How long will Finland have the questionable luxury of being an island in Europe?

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Finland is suffering from a crisis that hinges on isolationism, nationalism, and fear of the outside world. In many respects, Finland is an island in Europe. Every time its geopolitical status is threatened, it sends jitters up the country’s spine like today. 

Finland is doing everything possible to keep matters as they’ve been. The fact that our political leaders believe that somehow we can retreat into a shell and let others EU countries carry the burden of the hundreds of thousands of asylum seekers coming to Europe is wishful and isolationist, to say the least.

In an A-studio talk show Wednesday with Center Party MP Antti Kaikkonen, both the MP and the host, Susanne Päivärinta, talk about how the Russian border “leaked.”

Finland signed an agreement with Russia that only allows for a few months only Russian and Belarus citizens to cross the northern Finnish-Russian border.  The agreement will ensure that no asylum seekers will “leak” for the time being through the border as Kaikkonen and Päiväranta claim.

What Finland literally did with its agreement with Russia is temporarily outsource asylum seekers to that country in the same way that the EU did with Turkey. The language that politicians and journalists use to describe asylum seekers is shameful but those are the sour fruits of xenophobia.

Despite attempts to keep people fleeing war out of Finland and the EU, nobody knows how many of them will try to make the journey to Europe this year through other routes.

Another example of how Finland is trying its hardest to be an island is a new law that was passed by parliament Wednesday that puts an end to residence permits on humanitarian grounds.

Last year, Finland granted only 119 residence permits on humanitarian grounds.

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Read full story (in Finnish) here.

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Migrant Tales January 20, 2013 and case Terhi Kiemunki: The PS cannot rid itself of its racists because it would commit political hara-kiri

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Migrant Tales insight: Are you still wondering why Terhi Kiemunki got off with a light slap on the hand by the Perussuomalaiset (PS)* party for writing on Facebook that it was unfortunate that she didn’t have any condoms to give Muslim children trick-or-treating? Even if Kiemunki is an Islamophobe that Anders Breivik emailed her before murdering 77 people on July 22, 2011, do we need any more proof why racism and bigotry have spread their poisonous roots in this country?

Imagine, you attack children of a different faith than yours on Facebook and all you get is a light slap on the hand and a lot of media attention. Even if Kiemunki was forced to resign as first vice president of the PS’ Pirkanmaa regional board, she was able to keep her job as PS MP Lea Mäkipää’s aide. On Saturday, the PS of Tampere gave her support as chairman.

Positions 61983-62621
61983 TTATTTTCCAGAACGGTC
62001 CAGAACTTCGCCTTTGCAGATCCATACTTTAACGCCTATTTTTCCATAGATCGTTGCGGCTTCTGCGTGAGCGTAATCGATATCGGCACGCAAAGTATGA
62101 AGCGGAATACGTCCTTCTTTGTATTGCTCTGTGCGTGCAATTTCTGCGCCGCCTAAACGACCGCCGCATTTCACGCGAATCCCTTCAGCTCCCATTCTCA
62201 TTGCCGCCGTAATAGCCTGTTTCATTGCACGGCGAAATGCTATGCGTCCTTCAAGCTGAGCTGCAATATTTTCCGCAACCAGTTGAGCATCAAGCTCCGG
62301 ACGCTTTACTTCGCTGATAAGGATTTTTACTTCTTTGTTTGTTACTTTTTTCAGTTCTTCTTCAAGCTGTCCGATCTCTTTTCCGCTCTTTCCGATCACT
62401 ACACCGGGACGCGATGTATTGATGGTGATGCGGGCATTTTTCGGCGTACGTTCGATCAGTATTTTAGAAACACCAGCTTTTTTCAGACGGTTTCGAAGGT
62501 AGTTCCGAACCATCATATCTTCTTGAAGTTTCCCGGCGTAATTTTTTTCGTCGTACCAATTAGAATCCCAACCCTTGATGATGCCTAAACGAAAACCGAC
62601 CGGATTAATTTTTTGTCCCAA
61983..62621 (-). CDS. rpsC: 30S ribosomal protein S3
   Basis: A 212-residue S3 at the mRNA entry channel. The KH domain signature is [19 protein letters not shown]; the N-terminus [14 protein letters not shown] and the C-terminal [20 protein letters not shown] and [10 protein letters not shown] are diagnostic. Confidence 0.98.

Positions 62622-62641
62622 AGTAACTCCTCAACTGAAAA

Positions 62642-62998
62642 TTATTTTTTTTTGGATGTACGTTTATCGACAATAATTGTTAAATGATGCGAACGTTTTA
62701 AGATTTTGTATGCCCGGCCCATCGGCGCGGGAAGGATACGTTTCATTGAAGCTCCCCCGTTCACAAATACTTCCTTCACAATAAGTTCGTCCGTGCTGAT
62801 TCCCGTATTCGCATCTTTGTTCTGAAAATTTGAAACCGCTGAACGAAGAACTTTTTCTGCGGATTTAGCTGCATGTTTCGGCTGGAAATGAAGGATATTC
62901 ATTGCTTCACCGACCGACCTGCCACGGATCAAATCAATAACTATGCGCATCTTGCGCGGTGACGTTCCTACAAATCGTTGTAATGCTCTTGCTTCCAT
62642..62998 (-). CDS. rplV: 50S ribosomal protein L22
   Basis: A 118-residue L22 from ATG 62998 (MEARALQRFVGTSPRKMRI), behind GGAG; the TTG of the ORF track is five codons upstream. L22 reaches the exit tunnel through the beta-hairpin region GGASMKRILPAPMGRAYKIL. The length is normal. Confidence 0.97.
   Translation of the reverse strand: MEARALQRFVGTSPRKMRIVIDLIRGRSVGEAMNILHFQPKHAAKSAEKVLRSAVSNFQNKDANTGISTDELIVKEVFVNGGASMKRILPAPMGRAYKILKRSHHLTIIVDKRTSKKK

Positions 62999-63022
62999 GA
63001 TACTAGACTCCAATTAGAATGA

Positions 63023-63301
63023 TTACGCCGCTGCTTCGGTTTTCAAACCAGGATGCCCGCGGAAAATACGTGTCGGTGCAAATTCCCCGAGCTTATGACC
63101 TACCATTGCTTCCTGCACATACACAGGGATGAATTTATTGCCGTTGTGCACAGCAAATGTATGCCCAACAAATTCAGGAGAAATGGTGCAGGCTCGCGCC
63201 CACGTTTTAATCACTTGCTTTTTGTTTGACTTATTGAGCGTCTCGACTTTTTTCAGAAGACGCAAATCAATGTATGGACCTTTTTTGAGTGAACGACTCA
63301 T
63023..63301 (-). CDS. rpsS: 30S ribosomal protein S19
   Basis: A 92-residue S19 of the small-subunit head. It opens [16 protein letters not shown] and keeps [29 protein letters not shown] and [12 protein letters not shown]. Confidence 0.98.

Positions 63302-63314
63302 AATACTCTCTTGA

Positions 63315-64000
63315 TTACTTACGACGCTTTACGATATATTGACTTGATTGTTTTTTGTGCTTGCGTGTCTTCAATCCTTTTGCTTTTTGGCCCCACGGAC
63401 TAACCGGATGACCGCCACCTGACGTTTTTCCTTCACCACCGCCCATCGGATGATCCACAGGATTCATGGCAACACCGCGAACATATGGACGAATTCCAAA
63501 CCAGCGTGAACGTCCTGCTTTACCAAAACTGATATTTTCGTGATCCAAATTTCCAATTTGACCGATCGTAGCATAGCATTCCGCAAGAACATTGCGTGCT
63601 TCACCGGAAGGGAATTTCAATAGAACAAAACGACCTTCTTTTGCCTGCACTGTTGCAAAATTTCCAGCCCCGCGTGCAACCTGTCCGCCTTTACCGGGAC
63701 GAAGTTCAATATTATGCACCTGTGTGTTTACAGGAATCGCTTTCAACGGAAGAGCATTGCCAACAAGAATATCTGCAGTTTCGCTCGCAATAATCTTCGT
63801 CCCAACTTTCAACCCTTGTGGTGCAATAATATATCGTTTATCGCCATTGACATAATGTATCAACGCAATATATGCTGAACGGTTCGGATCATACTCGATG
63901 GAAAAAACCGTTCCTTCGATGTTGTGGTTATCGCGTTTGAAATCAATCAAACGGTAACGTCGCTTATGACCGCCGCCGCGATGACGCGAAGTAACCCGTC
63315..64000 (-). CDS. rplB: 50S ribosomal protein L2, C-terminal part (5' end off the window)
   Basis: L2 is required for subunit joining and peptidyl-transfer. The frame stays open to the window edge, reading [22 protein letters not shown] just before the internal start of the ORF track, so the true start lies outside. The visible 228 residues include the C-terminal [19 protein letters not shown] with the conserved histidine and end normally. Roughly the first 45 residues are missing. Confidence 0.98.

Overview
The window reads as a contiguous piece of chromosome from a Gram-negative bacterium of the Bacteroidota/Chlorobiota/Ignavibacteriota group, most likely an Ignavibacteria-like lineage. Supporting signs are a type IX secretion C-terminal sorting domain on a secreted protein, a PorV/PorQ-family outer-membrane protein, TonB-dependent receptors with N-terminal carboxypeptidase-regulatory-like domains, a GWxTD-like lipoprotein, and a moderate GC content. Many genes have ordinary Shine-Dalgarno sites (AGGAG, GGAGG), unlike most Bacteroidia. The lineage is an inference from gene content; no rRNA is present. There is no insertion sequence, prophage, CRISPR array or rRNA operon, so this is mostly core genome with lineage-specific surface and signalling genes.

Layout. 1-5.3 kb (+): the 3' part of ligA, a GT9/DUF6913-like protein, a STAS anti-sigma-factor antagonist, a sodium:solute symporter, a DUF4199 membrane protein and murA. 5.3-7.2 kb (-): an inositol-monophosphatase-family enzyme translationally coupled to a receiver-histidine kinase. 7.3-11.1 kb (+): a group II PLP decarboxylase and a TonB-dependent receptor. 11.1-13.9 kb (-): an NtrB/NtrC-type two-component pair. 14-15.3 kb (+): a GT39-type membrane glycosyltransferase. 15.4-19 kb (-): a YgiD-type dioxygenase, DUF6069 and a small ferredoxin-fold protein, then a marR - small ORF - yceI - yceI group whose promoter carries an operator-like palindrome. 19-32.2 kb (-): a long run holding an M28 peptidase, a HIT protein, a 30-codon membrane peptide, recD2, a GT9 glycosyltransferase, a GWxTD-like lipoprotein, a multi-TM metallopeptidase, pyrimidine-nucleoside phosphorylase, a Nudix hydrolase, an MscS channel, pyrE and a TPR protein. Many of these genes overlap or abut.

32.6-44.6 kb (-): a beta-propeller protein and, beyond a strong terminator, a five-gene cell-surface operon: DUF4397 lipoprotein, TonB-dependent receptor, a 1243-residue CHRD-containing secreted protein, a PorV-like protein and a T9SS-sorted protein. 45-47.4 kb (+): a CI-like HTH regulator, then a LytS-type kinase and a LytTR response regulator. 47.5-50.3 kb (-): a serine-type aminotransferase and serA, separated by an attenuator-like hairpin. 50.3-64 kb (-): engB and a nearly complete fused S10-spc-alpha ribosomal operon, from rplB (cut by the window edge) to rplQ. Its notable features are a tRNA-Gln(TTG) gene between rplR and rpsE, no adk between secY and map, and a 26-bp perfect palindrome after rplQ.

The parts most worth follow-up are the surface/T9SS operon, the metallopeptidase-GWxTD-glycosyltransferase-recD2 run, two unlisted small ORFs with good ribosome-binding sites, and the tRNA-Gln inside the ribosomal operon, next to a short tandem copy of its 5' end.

Still surprised? Don’t be. The PS cannot rid itself of its racist because that would be committing political hara-kiri. 

The party needs politicians like Kiemunki who say racist things and hate Muslims. Such despicable behavior attracts voters. 

Not only does the party need visible racists but the government needs them too. The PS’ government coalition partners, the Center Party and National Coalition Party, need the anti-immigration party too. Without PS support, Prime Minister Juha Sipilä’s government could never push through the massive spending cuts that will impact low-income families, women, pensioners, students and other groups.

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Read full story (in Finnish) here.

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Keitä ovat kantasuomalaiset? Who are ethnic Finns?

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Tässä kysymys: Jos ihminen on virallisesti suomalainen kun hänellä on suomen kansallaisuus, miksi sitten puhutaan ulkomaalaistaustaisista ja maahanmuuttajataustaisista ihmisistä? 

Keitä ovat kantasuomalaiset ja ketkä kuuluvat siihen ryhmään? Voisiko Afrosuomalainen olla kantasuomalainen? Entä Romani?

Kuinka kauan tai montaako sukupolvea täytyy ihminen asuu Suomessa ennen kun hänet hyväksytään kantasuomalaisiksi?

Tarkoitaako kantasuomalainen valkoista Suomalaista?

Jos olet kantasuomalainen onko sinulla eriarvoinen sosioekonominen asema muihin vähemmistöihin Suomessa?

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Can Afro Finns be ethnic Finns as well? How do you define ethnic Finn? Photo: Enrique Tessieri.

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Here’s the question: If a person is officially a Finn when he is a Finnish citizen why do we still continue to label him a person with foreign background or with immigrant background?

Who are ethnic Finns and who can belong to that group? Can an Afro Finn be an ethnic Finn? What about a member of the Romany minority?

How long or how many generations must a person live in Finland to be considered an ethnic Finn?

Does ethnic Finn mean white Finn?

If you are an ethnic Finn does that mean you have certain socioeconomic privileges over other minorities in Finland?

Defining white Finnish privilege #28: Are you an ethnic Finn? (Part 2)

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In a recent Defining white Finnish privilege post, we asked about how the term ethnic Finn, or kantasuomalainen, is used. While there’s nothing wrong with being an ethnic or white Finn it is a problem if such a term is used to reinforce the exclusive privileges of a group.